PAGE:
But this is not the first time that doubts have surfaced about the relationship between the Chinese military and political leaderships.
In 2007, U.S. administration officials failed to get a basic diplomatic response from China after detecting a successful Chinese missile test to destroy a satellite, casting doubts whether Hu and other top leaders were fully aware of the test before it was launched.

In the same year, the U.S. aircraft carrier Kitty Hawk was temporarily denied permission for a long-planned port call in Hong Kong, also apparently without the Chinese Foreign Ministry's awareness, reports said.

Gates said he had long-running concerns about civilian control over the Chinese military, citing the need for a dialogue between the two countries including both civilian and military.

Gates' Beijing trip was largely intended to revive military-to-military ties that China suspended in January 2010 over U.S. arms sales to Taiwan.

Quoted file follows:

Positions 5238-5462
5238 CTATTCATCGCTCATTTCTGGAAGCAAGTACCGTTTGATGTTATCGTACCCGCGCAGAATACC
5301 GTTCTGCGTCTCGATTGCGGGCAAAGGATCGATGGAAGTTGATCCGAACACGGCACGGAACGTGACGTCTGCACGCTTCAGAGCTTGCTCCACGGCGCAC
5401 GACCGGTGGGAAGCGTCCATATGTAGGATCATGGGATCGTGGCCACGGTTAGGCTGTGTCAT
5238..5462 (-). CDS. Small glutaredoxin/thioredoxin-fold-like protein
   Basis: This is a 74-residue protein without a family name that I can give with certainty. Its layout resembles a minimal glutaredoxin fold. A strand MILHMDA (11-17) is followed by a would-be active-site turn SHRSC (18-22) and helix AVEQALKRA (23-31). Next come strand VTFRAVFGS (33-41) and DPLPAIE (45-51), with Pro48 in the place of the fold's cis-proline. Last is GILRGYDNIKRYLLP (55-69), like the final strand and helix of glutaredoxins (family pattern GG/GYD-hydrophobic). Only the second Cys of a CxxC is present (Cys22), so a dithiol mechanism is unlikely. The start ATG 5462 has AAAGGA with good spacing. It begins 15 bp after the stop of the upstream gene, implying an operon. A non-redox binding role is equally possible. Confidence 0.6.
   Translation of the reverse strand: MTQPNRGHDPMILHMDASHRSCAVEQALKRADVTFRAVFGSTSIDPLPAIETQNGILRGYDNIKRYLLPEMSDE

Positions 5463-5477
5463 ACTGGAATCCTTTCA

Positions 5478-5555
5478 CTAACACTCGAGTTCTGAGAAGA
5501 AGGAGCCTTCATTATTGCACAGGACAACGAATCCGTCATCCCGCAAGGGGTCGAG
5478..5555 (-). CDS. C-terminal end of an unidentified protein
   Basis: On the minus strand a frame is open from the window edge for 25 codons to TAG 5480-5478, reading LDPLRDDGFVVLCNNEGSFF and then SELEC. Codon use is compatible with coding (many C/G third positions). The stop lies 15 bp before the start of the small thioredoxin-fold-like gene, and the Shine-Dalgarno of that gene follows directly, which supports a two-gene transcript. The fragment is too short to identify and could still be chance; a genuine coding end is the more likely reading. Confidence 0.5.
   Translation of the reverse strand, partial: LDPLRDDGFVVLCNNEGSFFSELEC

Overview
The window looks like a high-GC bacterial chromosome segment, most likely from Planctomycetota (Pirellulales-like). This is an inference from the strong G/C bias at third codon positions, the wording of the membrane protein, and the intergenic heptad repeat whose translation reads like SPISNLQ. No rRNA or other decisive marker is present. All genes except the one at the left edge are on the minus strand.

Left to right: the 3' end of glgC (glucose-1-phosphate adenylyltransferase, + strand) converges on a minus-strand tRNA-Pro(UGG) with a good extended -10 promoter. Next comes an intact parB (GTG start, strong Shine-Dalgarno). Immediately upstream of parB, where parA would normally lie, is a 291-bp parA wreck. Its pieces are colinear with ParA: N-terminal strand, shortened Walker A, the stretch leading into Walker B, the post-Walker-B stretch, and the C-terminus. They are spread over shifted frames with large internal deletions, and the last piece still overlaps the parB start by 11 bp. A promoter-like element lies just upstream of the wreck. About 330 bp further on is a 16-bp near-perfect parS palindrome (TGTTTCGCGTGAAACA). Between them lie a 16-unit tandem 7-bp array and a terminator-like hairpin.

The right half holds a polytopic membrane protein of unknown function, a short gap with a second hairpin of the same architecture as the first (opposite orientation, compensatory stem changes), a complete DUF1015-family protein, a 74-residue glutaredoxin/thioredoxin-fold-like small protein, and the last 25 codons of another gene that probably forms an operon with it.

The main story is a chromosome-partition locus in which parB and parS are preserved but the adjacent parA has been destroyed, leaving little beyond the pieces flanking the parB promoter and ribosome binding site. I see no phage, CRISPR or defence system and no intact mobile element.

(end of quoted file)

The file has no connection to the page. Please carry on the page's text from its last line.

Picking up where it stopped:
But on Monday, his Chinese counterpart, Gen. Liang Guanglie, rebuffed a U.S. plan for a clear timetable of deeper strategic militarty talks, and made clear that China would suspend defense ties again if the U.S. sold more weapons to Taiwan.

U.S. President Barack Obama, in his talks with Hu next week, may encourage the Chinese leader to establish a new bilateral dialogue on nuclear weapons, space, cyber, and missile defense, said Bonnie Glaser, a China expert at the Washington-based Center for Strategic and International Studies.

"Secretary Gates put forward this proposal in Beijing, but his counterpart replied that Beijing would 'study it,' which is usually a polite way of saying 'no,'" she said.

Shriver of the Project 2049 Institute wondered why the United States was becoming the "ardent suitor" for the military-to-military relations with China.

"We should be very comfortable with a modest mil-mil relationship rather than pushing for something more robust," he said.

But Glaser said, "It has become increasingly evident that a more robust military-to-military relationship, including more exchanges, more exercises, and deeper dialogue, is essential to ease mutual strategic mistrust between the United States and China."